w: www.ljmu.ac.uk
Symposium
Liverpool John Moores University
1st July 2010
 
Convenors
Dr Hazel Andrews, (Tourism, Consumer and Food Studies, LJMU)
Dr Kevin Meethan, Department of Sociology, University of Plymouth
Dr Les Roberts (School of Architecture, University of Liverpool)
 
Ideas and concepts of liminality have long shaped debates around the uses and practices of space in tourism. Victor Turner’s writings on ritual and communitas, Graburn’s theory of tourism as a sacred journey, or Shield’s discussion of ‘places on the margin’ have secured a well-established foothold in the theoretical landscapes of travel and mobility. The unique qualities of liminal landscapes, as developed by these and other writers on the subject, are generally held to be those which play host to ideas of the ludic, consumption, carnivalesque, inversion or suspension of normative social and moral structures of everyday life, deterritorialisation and ‘becoming’, and so on. While these arguments and tropes remain pertinent, and their metaphorical appeal evermore attractive, the extent to which these spaces provoke counter ideas of social control, terror, surveillance, production and territorialisation, invites an urgent call to re-evaluate the meanings attached to ideas of the ‘liminal’ in tourism studies. The deaths of 21 Chinese migrant workers in Morecambe Bay in 2004 has prompted a sobering re-assessment of the coastal resort as a site of tourism, leisure and consumption. The shifting social geographies associated with these landscapes has meant that the example of the beach may equally be looked upon as a space of transnational labour, migrancy, racial tension, death, fear, uncertainty and disorientation. In this instance, the precarious and un-navigable natural landscape of Morecambe sands becomes a metonym for the increasingly de-stabilising landscapes of trans- or post-national capitalist mobility. Moreover, the settlement of asylum seekers and refugees in UK coastal resorts such as Margate has exposed the underlying tensions and social divisions between representations that play on the ludic, touristic heritage of these resorts and those which address the marginality and exclusion that characterises the other set of mobilities and meanings evoked by these spaces. In addition, the appropriation of liminal landscapes by, for example, local authorities, commercial bodies and marketeers constructs an increasingly mediated or textualised space of performance that re-fashions the embodied (and embedded) spaces as lived by those who make up their diverse social fabric.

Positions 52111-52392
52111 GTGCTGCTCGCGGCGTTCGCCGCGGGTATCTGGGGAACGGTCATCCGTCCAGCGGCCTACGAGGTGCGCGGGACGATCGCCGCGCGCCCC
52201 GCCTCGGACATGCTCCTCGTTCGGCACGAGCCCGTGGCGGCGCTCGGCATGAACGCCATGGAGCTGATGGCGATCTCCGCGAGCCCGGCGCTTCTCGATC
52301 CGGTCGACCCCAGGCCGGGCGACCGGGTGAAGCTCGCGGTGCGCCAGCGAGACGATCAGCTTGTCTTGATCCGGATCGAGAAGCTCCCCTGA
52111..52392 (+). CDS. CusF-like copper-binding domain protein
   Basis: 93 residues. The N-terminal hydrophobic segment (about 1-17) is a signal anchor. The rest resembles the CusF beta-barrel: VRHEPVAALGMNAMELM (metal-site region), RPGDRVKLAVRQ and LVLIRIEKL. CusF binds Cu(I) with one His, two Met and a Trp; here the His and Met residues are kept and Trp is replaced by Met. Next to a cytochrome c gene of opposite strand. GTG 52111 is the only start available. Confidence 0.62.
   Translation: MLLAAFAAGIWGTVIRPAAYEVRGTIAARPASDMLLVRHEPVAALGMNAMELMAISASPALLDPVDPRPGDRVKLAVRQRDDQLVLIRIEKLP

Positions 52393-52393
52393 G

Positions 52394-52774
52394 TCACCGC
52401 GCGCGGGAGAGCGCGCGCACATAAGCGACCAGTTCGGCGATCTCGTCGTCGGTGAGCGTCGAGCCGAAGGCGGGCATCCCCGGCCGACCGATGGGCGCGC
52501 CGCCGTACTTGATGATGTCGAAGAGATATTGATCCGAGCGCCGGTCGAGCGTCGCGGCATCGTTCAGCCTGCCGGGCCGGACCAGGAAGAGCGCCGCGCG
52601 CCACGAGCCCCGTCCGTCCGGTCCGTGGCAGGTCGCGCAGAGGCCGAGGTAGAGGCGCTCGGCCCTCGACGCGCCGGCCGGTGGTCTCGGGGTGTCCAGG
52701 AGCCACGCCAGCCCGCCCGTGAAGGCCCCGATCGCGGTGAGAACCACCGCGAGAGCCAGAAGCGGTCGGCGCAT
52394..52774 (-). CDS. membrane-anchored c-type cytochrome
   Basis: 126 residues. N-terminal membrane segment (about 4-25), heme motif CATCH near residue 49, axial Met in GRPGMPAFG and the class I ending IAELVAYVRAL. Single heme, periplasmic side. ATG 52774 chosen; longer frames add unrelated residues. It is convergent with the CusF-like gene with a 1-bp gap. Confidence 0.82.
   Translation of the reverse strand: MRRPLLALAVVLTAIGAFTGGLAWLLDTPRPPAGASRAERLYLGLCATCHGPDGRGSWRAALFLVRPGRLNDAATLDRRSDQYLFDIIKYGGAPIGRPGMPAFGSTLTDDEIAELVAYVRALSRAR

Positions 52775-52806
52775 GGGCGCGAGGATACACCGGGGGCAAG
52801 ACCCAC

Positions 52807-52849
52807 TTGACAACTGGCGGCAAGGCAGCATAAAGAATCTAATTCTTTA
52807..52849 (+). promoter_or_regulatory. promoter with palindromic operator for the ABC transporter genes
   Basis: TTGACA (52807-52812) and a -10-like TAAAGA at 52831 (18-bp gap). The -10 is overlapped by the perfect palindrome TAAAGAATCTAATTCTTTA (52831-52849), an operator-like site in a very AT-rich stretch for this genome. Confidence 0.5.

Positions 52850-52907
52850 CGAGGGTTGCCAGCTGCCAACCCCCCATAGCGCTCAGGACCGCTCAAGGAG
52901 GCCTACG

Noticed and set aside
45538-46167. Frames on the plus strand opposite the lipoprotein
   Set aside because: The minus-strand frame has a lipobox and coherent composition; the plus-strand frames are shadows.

We invite contributions from across a broad interdisciplinary field, including scholars and practitioners working in tourism and mobility studies, anthropology, geography, film and cultural studies. We also invite multimedia submissions on the topic of liminal landscapes.
 
For enquiries and further details contact Dr Hazel Andrews H.J.Andrews@ljmu.ac.uk.
 
Please submit proposals for papers (300 words maximum) by e-mail to H.J.Andrews@ljmu.ac.uk. We also welcome proposals for panels and exhibits.
 
Deadline for proposals:                                                 30 September 2009
Notification of acceptance:                                            November 2009
Date for Registration:                                                    March 2010
Final submission deadline for full papers:                       7 January 2010
                                                  
Papers selected from the conference proceedings will be published in Journal of Tourism Consumption and Practice (www.tourismconsumption.org.).

Faculty of
Education, Community and Leisure

 
Dr Hazel Andrews PhD, MA, BSc
Senior Lecturer Tourism, Culture and Society
Centre for Tourism, Consumer and Food Studies
 

IM Marsh, Barkhill Road, Aigburth, Liverpool, L17 6BD
t: 0151 231 5234  e: H.J.Andrews@ljmu.ac.uk 
w: www.ljmu.ac.uk

New arcades/promenades post

I’ve just posted about ‘the fantasy of cultural history’ and cultural materialism on the arcades/promenades blog.  Wesley has also posted a photo-essay that takes its cue from Brighton’s promenade.

“…fashion…this semblance of the new is reflected, like one mirror in another, in the semblance of the ever recurrent. The product of this reflection is the phantasmagoria of “cultural history” in which the bourgeoisie enjoys its false consciousness to the full.” (Benjamin 2002: 11)

The arcades/promenades blog is a representation of our attempt to grapple with the meanings and practices of the seaside promenade through the lens of Walter Benjamin’s ‘Arcades Project’